When you launch a new website or page, what is your biggest clue that people are searching for your keywords? That’s right…your Google PageRank. Everyone wants to be the first result on the first page of those search engine results.
Unfortunately, rank tracking isn’t as straightforward as it seems.
A 4-Way Comparison
Dr. Peter J. Meyers of Moz.com compared three common rank tracking methods to see how the results differed. He took the top 500 queries from Moz.com’s Google Webmaster Tools for one month and tracked 4 different ways:
Browser with personalization (logged into Google account)
Browser anonymously (used secure search)
Web crawler (created webcrawler from MoxCast engine)
Google Webmaster Tools (accessed data from analytics)
Browser with Personalization
Dr. Meyers logged into his own Google account and entered each query manually into his browser (he used Chrome).
Browser with Secure Search
He ran the same queries but only after completely logging out of his Google Accounts and used the “incognito mode” that Chrome provides.
Moz.com modified their MozCast application, originally designed to help track changes in the Google algorithm, and used it as a stand-alone web crawler. They then set it to crawl the 500 queries and provide analytics.
Google Webmaster Tools
Dr. Meyers retrieved data for these queries for the same date as the previous three methods were used. The actual data used was from the “average position data” in Google Webmaster Tools (GWT). The resulting list was massaged to resemble the parameters used in the other searches.
All four ranking methods correlated to each other pretty well. A reminder from high school math class: r = 1 indicates perfect correlation and as the value descends from 1.0 to 0.0, the weaker the correlation.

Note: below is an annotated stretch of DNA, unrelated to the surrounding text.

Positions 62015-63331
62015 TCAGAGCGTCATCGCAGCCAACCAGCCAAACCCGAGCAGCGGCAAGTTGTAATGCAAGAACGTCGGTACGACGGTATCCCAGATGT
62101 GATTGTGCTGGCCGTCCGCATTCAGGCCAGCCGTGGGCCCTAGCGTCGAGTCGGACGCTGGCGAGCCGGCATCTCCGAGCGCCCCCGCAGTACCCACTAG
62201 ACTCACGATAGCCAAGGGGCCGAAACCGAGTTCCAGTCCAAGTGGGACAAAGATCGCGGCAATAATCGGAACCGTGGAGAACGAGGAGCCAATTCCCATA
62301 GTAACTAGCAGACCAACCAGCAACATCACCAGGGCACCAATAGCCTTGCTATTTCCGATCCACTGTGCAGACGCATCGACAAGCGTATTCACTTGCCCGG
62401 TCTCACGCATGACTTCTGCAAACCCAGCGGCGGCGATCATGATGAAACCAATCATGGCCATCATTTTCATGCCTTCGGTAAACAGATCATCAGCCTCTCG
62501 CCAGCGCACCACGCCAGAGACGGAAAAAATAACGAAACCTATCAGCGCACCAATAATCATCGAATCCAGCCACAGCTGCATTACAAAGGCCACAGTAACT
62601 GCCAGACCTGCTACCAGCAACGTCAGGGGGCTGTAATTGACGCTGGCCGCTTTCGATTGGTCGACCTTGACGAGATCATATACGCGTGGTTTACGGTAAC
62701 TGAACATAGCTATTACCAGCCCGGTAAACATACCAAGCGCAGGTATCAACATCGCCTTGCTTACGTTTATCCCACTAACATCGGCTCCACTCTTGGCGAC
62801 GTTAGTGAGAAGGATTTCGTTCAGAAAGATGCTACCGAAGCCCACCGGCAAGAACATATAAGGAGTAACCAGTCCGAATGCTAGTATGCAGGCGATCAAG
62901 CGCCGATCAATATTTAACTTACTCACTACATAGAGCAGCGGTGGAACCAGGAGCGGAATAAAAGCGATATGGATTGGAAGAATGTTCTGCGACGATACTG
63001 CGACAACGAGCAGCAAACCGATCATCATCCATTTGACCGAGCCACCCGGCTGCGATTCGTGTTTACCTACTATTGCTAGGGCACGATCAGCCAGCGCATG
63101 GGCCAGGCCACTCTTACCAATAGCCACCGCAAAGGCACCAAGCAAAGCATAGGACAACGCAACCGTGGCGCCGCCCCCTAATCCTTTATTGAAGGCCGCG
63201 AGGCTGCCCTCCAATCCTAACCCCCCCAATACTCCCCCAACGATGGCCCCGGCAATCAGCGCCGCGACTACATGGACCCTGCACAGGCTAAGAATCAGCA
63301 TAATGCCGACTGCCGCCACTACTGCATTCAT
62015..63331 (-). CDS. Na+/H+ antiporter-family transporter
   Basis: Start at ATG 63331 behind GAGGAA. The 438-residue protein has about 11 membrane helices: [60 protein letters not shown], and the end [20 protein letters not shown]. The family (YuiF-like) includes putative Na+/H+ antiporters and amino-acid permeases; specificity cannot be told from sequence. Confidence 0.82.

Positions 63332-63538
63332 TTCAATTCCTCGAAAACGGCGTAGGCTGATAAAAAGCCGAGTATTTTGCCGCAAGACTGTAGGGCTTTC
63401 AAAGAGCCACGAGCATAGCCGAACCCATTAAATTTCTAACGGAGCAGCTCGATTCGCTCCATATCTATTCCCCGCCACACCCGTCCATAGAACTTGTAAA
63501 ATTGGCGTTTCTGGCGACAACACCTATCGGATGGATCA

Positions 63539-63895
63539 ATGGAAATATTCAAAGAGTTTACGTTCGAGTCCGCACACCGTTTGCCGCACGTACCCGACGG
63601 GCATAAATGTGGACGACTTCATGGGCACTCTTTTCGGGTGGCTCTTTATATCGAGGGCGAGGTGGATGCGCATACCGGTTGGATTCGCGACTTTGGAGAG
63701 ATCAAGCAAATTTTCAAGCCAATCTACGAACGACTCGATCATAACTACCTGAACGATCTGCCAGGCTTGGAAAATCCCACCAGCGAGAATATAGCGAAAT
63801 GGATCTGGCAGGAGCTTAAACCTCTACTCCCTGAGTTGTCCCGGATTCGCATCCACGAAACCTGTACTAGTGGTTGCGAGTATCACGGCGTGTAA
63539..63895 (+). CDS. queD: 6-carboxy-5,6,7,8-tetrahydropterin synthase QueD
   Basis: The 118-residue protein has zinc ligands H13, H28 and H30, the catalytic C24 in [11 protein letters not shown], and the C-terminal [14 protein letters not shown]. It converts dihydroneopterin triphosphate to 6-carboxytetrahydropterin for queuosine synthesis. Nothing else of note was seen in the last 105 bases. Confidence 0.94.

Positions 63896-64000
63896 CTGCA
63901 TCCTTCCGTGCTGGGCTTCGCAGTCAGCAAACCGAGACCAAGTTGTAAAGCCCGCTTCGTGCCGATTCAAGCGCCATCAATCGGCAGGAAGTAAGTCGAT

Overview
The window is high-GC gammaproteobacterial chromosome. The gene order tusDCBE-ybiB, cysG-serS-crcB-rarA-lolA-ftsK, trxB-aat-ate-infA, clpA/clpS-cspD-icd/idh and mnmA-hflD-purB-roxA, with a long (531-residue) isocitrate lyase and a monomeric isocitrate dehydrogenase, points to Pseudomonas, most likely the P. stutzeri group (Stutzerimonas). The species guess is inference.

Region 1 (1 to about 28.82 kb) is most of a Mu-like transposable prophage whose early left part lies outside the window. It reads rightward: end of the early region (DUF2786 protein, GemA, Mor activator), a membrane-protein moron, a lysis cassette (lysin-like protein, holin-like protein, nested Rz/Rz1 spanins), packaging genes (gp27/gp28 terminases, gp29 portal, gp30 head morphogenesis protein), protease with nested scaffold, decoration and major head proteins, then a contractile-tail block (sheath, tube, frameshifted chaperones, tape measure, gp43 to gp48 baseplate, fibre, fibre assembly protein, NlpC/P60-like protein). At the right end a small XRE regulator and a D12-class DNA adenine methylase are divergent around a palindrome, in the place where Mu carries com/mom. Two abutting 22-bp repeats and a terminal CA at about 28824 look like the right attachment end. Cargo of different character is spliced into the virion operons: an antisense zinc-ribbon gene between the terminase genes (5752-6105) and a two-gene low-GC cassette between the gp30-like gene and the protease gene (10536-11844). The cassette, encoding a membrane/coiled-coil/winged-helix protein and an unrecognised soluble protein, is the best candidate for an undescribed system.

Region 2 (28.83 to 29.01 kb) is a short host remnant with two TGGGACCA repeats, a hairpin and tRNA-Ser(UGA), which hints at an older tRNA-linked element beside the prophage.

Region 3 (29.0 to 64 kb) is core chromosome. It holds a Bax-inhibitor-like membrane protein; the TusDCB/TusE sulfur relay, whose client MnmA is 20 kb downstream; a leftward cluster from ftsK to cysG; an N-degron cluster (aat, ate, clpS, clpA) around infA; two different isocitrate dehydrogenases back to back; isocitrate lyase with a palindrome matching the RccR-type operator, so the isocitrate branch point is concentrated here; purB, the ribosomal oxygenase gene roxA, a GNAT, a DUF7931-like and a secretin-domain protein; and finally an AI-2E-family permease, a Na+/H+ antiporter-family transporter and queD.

Here are the correlation values (r values) between pairs of methods using those 500 queries (hint: anything above 0.9 is pretty darn good):
Web Crawler to:
Obviously, these results are only for correlations between two methods, not four. But Dr. Meyers and his team did some higher math and determined that, while Google Webmaster Tools agreed less with the other three methods, the difference was not statistically significant.
To you and me that means all four methods agreed well enough for comparison purposes; quibblers may argue amongst themselves.
Since all four methods agreed well enough for government work, the experiment didn’t really show any “right” way to determine how a page would rank. But Dr. Meyers picked apart the data and found a couple of interesting things:
Personalization of search results doesn’t always cause as big of an impact as we thought. Sometimes personalization resulted in a query ranking lower than expected.
Google Webmaster Tools, in some instances, appeared* to have a great deal of bias for certain search terms, ranking them differently from the other methods.
* I say “appeared” because of the lack of transparency in some of Google’s workings; Dr. Meyer was unable to determine the reason for the difference.
Moz.com concluded that any one of the four methods will get you in the ball park of knowing where your page ranks. And that’s all you really need to start improving your rankings. Anything more precise is a form of wheel-spinning that nobody really has time for.
As Dr. Meyers observed, “…don’t put too much faith in any one number.” Take what you have and run with it.